Monday, October 26, 2009

Portland Baroque Orchestra celebrates youthful works of Mendelssohn

The sound of a loud pop greeted the audience at the Portland Baroque Orchestra concert on Saturday evening (October 24) at Kaul Auditorium. It also surprised violin virtuoso Monica Huggett, because she just broke her E string about five seconds after beginning the first piece. After halting the orchestra, Huggett excused herself for a few minutes in order to attach a new string, and the audience got a chance to take a quick breather and reflect on the informal freshness of such a thing. Perhaps even Felix Mendelssohn, who was noted as a super straight-laced kind of guy, would’ve relaxed. In any case, after returning to the stage, Huggett and her ensemble whipped up some froth in a program that featured Mendelssohn’s music, all from during his early years.

The orchestra started out with Mendelssohn’s String Symphony No. 6 in E major, which he wrote at the age of 12 as an exercise for his composition teacher Carl Friederich Zelter. The ensemble conveyed the cheerful nature of this work with incredible agility, crisp phrasing, and pinpoint stops. The instrumentalists also increased the tension in the final measures, which added a lot to the dynamic shape of the piece and made it satisfying to hear.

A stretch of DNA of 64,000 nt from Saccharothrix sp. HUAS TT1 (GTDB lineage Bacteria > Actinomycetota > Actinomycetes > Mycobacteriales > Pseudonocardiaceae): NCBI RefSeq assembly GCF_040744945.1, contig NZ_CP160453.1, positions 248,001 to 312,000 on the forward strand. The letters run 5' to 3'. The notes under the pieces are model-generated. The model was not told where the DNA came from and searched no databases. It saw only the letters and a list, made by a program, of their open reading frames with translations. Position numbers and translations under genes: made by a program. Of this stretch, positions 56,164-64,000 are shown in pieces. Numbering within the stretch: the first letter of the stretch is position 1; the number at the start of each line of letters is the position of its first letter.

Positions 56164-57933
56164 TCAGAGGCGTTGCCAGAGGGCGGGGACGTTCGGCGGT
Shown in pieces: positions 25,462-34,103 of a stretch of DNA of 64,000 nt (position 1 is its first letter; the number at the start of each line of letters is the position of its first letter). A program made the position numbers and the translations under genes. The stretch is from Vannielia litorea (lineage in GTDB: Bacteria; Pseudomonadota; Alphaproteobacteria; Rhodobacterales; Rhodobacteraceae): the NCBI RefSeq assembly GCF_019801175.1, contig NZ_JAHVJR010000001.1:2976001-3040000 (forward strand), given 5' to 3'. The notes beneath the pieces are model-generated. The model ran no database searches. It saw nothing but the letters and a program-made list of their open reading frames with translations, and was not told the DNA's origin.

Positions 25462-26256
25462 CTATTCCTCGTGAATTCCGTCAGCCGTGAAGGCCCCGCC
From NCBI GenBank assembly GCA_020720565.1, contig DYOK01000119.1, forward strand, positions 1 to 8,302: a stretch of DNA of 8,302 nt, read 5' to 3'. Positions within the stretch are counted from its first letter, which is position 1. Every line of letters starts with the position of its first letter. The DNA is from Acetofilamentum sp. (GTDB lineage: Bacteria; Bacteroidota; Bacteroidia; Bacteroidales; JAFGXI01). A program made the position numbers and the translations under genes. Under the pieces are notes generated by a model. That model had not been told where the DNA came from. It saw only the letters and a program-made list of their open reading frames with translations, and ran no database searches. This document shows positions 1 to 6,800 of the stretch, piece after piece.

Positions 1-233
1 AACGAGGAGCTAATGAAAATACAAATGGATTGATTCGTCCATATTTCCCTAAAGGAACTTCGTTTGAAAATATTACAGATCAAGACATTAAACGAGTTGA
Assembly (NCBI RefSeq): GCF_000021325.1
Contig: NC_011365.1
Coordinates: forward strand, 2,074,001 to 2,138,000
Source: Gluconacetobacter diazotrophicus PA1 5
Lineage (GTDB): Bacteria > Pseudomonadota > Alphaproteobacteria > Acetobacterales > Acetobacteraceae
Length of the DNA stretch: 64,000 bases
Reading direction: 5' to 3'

The orchestra played the concerto for violin, piano, and strings in D minor, which Mendelssohn created at the age of 14. Performing on a piano built in Vienna in 1841, guest artist Eric Zivian collaborated extremely well with Huggett, who played the solo violin parts. They got the utmost in color and expression from their instruments, especially in the slow second movement with its delicate and elegant sentiment. I also enjoyed the vigorous conducting by Huggett and the demonstrative sweep of the entire ensemble in the last movement.

After intermission came the Octet in E major (Op. 20), which Mendelssohn composed after he turned 20 years old. At the outset, the middle voices of the ensemble were not as strong as those on the edges, but the ensemble adjusted itself and played their hearts out. I wanted even more dynamic thrust from these players, but I have to admit that my ears have been tempered to performances by modern instruments. The Baroque sound was lighter and less accented. Plus, in the last movement, the ensemble increased the volume too quickly and didn’t have anywhere to go. Still, this was an exciting performance of a brilliant piece of music, and the audience rewarded it with thunderous applause.

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